An Animated Smile? What You Need to Know About Germinated Teeth

Posted on: 24 September 2018

Are your kids amongst the many fans of the movie Frozen? A lot of people love that film, which introduced the world to the adventures of the enchanted Elsa and her sister Anna, not to mention the comic-relief snowman, Olaf. Take a good look at Olaf. Did you ever notice that his prominent front teeth are in fact a prominent front tooth? While it's just the way the animators designed the character, Olaf appears to suffer from tooth germination, which is also known as having double teeth. This is when two teeth grow from a single tooth bud, essentially creating a double tooth. Though not hugely common, it's not unheard of, and the necessary treatment (if any) will vary depending on the placement of the germinated tooth and whether it has occurred in temporary (baby) teeth or in permanent adult teeth.

In Baby Teeth

The appearance of a germinated tooth will be very obvious, and your child's dentist will notice it as soon as the teeth begin to erupt from the gums. It warrants close monitoring, and this will determine what additional action is required. The germinated tooth has the potential to impede the development of neighbouring teeth, causing them to grow at an improper angle. And yet if this is not the case, your dentist might opt to leave a temporary germinated tooth in position until it falls out when it's due to be replaced with permanent teeth (which ideally will not be germinated). It might also be that your dentist decides to extract the germinated tooth shortly before the adult teeth are expected to grow so that both underlying teeth can emerge correctly. If extraction is recommended, your dentist may use a space maintainer until your child's adult teeth emerge.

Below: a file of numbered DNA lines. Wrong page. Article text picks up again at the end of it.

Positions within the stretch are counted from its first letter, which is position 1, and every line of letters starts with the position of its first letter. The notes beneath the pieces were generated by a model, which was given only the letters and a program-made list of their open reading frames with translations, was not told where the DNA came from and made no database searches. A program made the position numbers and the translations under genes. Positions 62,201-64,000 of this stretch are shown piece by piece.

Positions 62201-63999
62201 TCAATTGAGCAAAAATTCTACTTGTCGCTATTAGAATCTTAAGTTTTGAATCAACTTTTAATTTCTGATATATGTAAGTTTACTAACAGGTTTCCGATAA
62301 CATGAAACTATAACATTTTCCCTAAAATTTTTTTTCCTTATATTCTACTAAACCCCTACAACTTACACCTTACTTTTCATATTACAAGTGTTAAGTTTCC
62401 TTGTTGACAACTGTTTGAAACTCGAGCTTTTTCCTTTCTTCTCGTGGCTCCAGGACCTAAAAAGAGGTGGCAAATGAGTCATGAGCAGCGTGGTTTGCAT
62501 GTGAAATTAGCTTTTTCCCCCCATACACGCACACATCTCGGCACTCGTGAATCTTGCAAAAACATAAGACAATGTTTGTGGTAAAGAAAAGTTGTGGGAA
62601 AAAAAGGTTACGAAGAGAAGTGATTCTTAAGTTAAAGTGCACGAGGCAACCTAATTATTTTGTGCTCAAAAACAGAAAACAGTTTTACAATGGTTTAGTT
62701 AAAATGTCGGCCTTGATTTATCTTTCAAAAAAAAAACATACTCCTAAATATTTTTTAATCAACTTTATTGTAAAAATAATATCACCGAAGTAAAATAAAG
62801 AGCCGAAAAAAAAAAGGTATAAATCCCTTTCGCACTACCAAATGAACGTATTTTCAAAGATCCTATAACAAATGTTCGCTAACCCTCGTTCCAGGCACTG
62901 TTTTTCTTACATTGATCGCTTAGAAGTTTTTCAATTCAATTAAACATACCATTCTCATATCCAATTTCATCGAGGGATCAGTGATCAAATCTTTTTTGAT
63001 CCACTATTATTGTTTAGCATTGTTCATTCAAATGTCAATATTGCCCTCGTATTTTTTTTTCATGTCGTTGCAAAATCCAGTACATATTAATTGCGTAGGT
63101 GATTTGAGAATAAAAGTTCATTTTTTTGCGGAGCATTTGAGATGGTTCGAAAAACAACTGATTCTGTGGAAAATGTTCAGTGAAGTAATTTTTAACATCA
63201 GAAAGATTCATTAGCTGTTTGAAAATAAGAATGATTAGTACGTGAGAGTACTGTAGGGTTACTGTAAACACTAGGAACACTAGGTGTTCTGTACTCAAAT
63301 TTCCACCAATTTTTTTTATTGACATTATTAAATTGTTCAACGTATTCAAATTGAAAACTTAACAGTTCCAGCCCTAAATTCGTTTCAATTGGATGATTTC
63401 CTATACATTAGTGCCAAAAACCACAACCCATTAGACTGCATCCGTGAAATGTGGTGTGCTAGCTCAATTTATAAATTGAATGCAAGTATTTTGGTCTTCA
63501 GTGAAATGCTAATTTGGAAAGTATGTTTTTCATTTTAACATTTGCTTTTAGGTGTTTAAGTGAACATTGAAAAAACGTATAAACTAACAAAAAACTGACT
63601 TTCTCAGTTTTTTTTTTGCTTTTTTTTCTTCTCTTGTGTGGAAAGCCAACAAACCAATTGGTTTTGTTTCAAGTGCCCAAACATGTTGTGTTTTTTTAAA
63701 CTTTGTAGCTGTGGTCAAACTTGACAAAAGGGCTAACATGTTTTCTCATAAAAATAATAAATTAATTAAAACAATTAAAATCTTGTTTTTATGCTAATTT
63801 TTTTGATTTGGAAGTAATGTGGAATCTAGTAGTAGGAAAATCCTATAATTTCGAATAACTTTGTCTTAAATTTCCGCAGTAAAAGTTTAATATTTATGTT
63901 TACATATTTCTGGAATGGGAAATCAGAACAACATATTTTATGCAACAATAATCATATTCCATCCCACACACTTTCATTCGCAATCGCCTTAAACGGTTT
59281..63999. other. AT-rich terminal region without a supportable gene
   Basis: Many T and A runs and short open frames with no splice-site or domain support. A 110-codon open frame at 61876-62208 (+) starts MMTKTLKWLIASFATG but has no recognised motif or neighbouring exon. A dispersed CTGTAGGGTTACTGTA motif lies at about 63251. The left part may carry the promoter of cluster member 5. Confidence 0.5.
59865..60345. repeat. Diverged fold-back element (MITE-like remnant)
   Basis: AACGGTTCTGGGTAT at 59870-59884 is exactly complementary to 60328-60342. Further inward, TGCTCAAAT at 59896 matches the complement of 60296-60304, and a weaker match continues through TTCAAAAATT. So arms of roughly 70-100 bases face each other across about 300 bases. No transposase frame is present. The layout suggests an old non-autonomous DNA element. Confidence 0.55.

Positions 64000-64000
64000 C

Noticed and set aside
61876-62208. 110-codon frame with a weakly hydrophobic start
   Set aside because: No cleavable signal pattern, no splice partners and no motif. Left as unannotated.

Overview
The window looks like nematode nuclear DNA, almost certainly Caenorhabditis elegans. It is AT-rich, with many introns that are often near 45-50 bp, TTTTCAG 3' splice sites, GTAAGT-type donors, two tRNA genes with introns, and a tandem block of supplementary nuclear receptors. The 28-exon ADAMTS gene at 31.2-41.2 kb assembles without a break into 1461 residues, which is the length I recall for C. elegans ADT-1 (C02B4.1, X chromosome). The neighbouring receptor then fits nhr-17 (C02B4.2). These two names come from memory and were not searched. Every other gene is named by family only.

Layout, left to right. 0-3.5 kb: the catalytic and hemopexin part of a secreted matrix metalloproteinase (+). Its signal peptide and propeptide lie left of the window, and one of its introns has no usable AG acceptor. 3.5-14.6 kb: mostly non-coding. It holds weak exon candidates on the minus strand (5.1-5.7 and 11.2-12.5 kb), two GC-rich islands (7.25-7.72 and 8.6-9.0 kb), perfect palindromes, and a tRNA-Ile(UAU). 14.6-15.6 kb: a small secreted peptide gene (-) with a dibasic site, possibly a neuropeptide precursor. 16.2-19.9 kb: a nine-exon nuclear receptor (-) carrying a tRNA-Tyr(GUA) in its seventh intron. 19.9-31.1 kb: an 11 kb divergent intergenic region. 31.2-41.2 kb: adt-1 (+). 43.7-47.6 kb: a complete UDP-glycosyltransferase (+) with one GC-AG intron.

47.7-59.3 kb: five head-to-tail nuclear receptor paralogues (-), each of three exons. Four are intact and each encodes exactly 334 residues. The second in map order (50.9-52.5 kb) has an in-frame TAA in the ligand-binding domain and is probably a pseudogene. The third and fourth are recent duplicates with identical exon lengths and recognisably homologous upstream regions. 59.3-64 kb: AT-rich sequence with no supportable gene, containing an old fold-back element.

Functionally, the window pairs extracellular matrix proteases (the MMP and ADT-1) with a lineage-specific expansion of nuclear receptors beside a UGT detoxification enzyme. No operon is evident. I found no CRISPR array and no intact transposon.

In Adult Teeth

A permanent germinated tooth is a different matter. Again, it might not cause problems for its neighbouring teeth, and if it's not prominent in the mouth (such as a germinated rear molar), then it could be left as-is. And yet if the germinated tooth is likely to cause overcrowding or if it's in an obvious position, further action is needed.

If a root canal is possible, this might be recommended. Your dentist then has the ability to surgically separate the teeth, essentially dividing the germinated tooth into two teeth, and then reshaping them as necessary. Dental crowns might also be needed to ensure the shape and strength of these newly created teeth. When a root canal cannot be performed, it might be suggested that the germinated tooth be extracted and then replaced with dental implants (or a denture).

So while it's not a common issue, a germinated tooth that is likely to cause problems will still require action. After all, you don't want your children to have a smile like an animated snowman.